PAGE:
Max is a large tiger who can be quite aggressive when he is scared or angered. Around people he knows, however, Max is laid back but always a bit wary of his surroundings. When he feels comfortable, Max loves to “talk” to people and rub his head on the fence. He enjoys swimming pools and loves to be sprayed down with a hose in hot weather. Max’s favorite toy is a 20-inch boomer ball. Max is more dominant than his enclosure mate, Christian, and will often push him away from the fence to try and get more treats from the keepers.
Born September 13, 1999
Rescued September 13, 2011
How Max Came to the Sanctuary
Max came to Carolina Tiger Rescue from the Wild Animal Orphanage in San Antonio, Texas, with ten other animals, including three lions and six other tigers. The Wild Animal Orphanage was a rescue that became overwhelmed by the number of animals they had and did not have enough resources to care for them. Over 300 animals had to be re-homed when they shut down. With the help of Tigers in America, we were able to rescue ten animals, giving them a better and more secure life.
Max is a tiger who is very set in his ways. He only likes for certain people to change out his water and he is not very patient when it is time to eat. Max does have a softer side, though. He enjoys hanging out in his pool on hot days and will often lounge near his enclosure mate, Christian, and take an afternoon nap in the shade. He is also very talkative to those he knows and trusts, but is quick to anger and aggressive behavior if he sees something he doesn’t like.
Max is one of our largest tigers at Carolina Tiger Rescue and one of our oldest. He has what we call a “Sympathetic Ear.” Though his left ear is not injured in any way, it droops much like his enclosure mate, Christian’s, left ear. It’s almost as if he does not want Christian to feel different.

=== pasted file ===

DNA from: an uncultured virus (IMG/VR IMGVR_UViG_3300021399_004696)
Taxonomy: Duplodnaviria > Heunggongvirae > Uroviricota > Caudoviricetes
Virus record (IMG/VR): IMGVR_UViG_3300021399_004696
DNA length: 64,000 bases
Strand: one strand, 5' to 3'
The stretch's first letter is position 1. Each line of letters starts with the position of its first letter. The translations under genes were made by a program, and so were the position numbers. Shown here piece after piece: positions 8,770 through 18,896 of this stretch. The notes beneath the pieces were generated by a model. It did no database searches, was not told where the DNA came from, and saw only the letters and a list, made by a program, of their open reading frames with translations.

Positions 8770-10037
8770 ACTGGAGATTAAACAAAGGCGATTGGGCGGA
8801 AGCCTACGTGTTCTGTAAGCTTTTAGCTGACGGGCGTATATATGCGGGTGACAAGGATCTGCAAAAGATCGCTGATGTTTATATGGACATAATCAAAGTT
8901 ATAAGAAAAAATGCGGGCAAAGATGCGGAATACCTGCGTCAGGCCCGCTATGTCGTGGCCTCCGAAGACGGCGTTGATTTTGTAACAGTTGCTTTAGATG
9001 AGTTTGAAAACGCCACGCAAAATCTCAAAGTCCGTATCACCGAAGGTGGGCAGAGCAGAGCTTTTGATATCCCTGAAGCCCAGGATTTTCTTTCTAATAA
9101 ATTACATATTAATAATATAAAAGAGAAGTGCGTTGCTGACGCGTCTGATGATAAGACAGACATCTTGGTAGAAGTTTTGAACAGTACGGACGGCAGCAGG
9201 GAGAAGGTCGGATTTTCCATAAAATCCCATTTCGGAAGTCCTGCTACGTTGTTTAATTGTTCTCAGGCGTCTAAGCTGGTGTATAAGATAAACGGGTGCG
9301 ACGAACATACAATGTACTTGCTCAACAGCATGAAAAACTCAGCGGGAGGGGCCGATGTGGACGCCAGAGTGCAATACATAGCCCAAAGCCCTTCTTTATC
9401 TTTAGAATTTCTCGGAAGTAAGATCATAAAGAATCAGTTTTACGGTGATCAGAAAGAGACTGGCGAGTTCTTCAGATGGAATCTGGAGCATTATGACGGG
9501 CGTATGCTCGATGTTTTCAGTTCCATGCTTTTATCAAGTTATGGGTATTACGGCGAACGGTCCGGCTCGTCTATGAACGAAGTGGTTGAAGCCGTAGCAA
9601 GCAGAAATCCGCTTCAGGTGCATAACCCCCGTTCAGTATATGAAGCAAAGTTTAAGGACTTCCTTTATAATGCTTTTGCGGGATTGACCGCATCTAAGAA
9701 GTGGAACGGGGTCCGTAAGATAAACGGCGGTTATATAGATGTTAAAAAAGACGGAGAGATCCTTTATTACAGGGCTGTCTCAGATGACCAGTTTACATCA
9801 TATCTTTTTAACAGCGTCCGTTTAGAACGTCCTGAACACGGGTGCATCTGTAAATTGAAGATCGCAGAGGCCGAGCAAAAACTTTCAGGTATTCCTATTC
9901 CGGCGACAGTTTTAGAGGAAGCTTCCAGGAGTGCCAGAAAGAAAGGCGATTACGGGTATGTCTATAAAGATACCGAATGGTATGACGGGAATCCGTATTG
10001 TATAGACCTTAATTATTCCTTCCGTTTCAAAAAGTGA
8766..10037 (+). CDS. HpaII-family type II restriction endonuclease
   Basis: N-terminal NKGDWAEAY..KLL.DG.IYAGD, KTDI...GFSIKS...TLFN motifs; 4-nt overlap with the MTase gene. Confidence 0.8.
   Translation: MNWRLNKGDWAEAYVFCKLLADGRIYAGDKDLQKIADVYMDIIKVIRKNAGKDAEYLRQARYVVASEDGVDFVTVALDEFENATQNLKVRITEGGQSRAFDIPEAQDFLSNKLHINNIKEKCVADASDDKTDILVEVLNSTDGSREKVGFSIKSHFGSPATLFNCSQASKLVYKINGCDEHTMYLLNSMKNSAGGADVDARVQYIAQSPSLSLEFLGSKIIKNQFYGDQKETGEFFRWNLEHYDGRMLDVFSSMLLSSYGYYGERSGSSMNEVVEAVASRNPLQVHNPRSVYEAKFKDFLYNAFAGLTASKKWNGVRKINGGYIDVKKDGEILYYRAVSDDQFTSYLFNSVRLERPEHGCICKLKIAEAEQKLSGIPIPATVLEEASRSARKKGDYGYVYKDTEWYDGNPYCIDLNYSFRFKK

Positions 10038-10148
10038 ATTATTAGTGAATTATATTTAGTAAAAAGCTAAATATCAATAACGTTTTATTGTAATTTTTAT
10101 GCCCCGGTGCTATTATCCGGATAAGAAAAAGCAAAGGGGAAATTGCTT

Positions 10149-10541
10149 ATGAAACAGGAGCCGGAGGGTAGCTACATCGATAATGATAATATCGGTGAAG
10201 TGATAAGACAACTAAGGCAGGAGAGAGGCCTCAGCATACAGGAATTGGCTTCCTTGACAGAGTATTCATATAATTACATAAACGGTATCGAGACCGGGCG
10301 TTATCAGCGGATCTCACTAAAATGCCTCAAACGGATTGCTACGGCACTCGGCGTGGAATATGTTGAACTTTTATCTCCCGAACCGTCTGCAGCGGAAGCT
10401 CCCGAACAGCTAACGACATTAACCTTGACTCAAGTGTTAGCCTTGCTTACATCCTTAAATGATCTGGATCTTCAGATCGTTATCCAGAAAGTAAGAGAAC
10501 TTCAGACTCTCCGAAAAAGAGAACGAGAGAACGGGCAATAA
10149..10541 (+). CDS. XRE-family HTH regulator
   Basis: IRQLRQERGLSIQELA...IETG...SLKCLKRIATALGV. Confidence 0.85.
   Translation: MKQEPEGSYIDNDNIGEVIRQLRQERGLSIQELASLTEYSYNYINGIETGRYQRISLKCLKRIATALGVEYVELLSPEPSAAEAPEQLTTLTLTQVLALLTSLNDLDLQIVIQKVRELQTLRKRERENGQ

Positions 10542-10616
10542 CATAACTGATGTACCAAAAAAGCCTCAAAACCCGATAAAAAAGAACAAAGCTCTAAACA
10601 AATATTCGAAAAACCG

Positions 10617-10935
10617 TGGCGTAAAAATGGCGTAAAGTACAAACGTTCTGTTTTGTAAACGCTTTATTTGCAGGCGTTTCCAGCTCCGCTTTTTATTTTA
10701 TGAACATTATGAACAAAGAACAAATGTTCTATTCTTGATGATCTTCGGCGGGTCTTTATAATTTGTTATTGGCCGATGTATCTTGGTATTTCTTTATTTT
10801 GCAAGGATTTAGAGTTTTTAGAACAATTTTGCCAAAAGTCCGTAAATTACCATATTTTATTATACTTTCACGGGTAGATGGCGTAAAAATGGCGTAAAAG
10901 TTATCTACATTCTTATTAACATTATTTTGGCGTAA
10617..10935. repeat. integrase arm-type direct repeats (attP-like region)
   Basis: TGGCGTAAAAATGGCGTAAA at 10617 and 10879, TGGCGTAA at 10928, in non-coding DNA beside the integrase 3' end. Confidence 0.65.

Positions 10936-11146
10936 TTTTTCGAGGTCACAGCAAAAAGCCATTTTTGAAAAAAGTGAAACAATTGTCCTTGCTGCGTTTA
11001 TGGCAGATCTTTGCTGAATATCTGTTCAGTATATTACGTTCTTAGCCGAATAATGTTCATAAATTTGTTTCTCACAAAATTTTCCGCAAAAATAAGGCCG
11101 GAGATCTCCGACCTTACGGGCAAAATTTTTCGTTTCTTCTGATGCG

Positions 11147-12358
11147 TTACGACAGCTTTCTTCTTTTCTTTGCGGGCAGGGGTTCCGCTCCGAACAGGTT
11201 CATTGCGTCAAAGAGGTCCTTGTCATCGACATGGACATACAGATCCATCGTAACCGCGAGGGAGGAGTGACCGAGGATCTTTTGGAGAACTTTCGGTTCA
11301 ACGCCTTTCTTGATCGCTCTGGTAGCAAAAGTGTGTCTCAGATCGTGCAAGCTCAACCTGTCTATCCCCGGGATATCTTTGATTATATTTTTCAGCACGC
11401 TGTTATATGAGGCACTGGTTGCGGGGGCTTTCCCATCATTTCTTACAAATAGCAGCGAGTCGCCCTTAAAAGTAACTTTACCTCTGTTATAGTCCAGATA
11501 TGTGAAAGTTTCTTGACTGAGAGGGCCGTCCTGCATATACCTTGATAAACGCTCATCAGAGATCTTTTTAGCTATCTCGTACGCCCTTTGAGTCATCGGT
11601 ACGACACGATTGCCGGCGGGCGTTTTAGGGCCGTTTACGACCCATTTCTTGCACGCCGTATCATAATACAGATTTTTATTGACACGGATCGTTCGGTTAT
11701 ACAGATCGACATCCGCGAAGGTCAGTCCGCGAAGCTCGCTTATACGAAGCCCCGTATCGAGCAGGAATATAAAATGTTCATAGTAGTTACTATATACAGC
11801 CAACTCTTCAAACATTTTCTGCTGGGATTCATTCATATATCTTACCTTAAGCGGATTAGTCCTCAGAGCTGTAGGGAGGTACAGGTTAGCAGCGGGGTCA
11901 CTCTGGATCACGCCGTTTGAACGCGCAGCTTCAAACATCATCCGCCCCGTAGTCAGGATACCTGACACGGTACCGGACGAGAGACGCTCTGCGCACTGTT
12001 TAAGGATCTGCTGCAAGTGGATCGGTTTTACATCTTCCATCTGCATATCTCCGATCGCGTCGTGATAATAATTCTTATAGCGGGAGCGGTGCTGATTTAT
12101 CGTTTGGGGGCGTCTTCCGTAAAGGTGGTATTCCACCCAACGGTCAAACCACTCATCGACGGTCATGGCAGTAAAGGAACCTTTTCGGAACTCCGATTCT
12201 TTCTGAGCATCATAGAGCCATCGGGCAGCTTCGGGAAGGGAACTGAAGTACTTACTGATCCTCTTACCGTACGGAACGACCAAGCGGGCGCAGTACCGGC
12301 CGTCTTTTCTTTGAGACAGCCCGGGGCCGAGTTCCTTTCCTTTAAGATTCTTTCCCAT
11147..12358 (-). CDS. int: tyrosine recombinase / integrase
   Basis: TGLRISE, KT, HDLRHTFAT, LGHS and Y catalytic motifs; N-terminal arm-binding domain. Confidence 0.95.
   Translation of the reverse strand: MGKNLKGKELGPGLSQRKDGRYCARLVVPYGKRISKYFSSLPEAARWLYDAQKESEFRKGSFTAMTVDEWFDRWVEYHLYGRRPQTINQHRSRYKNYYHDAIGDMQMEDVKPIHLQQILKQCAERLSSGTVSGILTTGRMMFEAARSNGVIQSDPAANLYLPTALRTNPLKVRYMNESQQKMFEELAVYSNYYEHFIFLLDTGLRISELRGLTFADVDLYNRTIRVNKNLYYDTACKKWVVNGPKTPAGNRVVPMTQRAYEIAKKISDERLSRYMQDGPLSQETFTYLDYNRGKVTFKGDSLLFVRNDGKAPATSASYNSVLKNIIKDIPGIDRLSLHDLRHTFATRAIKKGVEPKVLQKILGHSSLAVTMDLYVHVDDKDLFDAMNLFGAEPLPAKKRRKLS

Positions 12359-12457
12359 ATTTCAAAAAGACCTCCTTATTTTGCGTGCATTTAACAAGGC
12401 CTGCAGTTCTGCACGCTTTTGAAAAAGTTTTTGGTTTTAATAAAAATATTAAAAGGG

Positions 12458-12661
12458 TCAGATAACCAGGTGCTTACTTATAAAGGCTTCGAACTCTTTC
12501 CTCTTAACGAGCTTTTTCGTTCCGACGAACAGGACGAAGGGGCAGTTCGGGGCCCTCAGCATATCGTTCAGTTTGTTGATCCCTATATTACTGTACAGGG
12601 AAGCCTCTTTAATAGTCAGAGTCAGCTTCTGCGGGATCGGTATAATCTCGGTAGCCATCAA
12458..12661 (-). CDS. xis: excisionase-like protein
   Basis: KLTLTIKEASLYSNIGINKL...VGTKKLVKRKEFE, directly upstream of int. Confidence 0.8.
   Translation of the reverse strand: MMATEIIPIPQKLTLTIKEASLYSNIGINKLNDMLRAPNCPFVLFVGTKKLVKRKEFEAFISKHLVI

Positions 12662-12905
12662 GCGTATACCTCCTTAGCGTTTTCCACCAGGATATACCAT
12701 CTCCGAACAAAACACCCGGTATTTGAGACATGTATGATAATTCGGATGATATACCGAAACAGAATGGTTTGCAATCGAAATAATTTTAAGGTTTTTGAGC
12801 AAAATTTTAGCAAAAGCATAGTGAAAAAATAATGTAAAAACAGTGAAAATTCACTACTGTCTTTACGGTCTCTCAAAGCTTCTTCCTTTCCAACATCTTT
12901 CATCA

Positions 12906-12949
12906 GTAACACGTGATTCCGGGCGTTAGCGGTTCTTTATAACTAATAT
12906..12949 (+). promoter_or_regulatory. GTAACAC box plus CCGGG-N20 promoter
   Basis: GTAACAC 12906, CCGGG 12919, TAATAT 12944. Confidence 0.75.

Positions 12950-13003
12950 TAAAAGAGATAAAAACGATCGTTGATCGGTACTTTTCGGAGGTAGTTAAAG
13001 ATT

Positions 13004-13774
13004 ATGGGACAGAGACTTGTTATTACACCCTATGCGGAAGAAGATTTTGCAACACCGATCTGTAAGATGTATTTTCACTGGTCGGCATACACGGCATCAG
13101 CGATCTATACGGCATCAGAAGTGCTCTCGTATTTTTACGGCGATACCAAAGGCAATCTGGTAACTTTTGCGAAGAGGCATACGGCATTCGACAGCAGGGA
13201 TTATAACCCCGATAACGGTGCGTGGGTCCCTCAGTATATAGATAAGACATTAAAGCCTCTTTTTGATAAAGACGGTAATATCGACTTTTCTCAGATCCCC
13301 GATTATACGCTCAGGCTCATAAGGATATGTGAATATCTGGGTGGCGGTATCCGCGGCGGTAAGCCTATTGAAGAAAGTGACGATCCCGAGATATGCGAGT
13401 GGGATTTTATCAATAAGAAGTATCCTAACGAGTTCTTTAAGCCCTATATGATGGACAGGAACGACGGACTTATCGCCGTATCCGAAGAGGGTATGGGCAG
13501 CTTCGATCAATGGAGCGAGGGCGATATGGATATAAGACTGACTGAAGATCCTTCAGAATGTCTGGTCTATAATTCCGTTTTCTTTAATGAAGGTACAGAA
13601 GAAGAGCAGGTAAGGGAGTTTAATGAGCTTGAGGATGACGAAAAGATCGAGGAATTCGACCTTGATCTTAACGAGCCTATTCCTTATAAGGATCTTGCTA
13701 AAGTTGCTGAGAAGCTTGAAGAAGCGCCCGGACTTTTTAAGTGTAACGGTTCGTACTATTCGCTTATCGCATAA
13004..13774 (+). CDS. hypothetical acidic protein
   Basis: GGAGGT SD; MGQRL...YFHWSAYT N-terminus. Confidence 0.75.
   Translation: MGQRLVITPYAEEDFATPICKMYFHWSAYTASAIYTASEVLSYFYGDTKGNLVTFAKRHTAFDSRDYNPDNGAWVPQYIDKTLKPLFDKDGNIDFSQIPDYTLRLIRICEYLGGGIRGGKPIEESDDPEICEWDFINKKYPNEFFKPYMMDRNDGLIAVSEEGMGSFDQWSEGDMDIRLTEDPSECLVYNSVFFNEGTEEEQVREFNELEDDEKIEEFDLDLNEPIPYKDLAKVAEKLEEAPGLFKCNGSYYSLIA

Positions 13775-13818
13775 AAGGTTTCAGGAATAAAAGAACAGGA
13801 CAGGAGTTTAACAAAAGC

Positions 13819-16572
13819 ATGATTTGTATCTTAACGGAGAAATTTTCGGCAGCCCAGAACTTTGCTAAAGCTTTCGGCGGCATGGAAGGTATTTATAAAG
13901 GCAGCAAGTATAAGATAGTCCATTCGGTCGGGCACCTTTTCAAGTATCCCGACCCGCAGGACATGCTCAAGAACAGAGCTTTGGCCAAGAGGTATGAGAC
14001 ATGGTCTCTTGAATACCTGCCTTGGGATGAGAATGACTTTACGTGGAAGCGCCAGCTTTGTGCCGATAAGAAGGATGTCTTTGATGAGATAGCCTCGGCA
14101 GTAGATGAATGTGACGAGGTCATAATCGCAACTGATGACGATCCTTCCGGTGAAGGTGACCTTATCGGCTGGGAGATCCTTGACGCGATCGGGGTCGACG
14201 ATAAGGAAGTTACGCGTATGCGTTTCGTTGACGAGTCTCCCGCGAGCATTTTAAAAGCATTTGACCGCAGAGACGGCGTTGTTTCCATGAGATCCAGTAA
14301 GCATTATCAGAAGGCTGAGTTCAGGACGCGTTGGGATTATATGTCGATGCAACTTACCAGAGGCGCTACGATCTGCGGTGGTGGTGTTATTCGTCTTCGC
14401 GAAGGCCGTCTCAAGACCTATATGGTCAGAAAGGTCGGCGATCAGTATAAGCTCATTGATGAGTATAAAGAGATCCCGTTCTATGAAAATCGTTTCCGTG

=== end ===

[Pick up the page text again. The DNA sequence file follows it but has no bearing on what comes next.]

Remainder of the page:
Max is located in Pine Forest with his enclosure mate, Christian. He is off the tour path due to his occasional aggression towards men. Max is notorious for hitting the fence and roaring at guests when he is overwhelmed. He also is very possessive of his water dish and often attempts to intimidate anyone who comes near it.
Max and his enclosure mate, Christian, were among ten animals that came from a failed sanctuary in Texas. Unfortunately, sanctuaries having to close down due to a lack of money is not uncommon. Those who run these sanctuaries have tremendously big hearts and want to do all they can to help as many animals as possible, but this often comes at a price. Many places take on more animals than they can manage and financially care for. Many of the animals that are rescued by sanctuaries are ones that come with medical problems, behavior problems, and other ailments that require more time and money than your typical zoo animals. This was the case at Wild Animal Orphanage, where Max and Christian came from. They had over 300 animals when they were forced to close due to financial reasons.
Carolina Tiger Rescue is very mindful that when we take animals in, we are promising to care for that animal for the rest of its life, no matter what may come up in the future. We have several animals with medical needs that require expensive treatments that will be necessary for the rest of their lives; this limits the number of animals we can take, but our main priority is to provide a life-long home for the animals in our care. We do not want to get to a place where we cannot care for them. The animals in our care have been through enough already and we would not risk subjecting them to another disruption in their lives.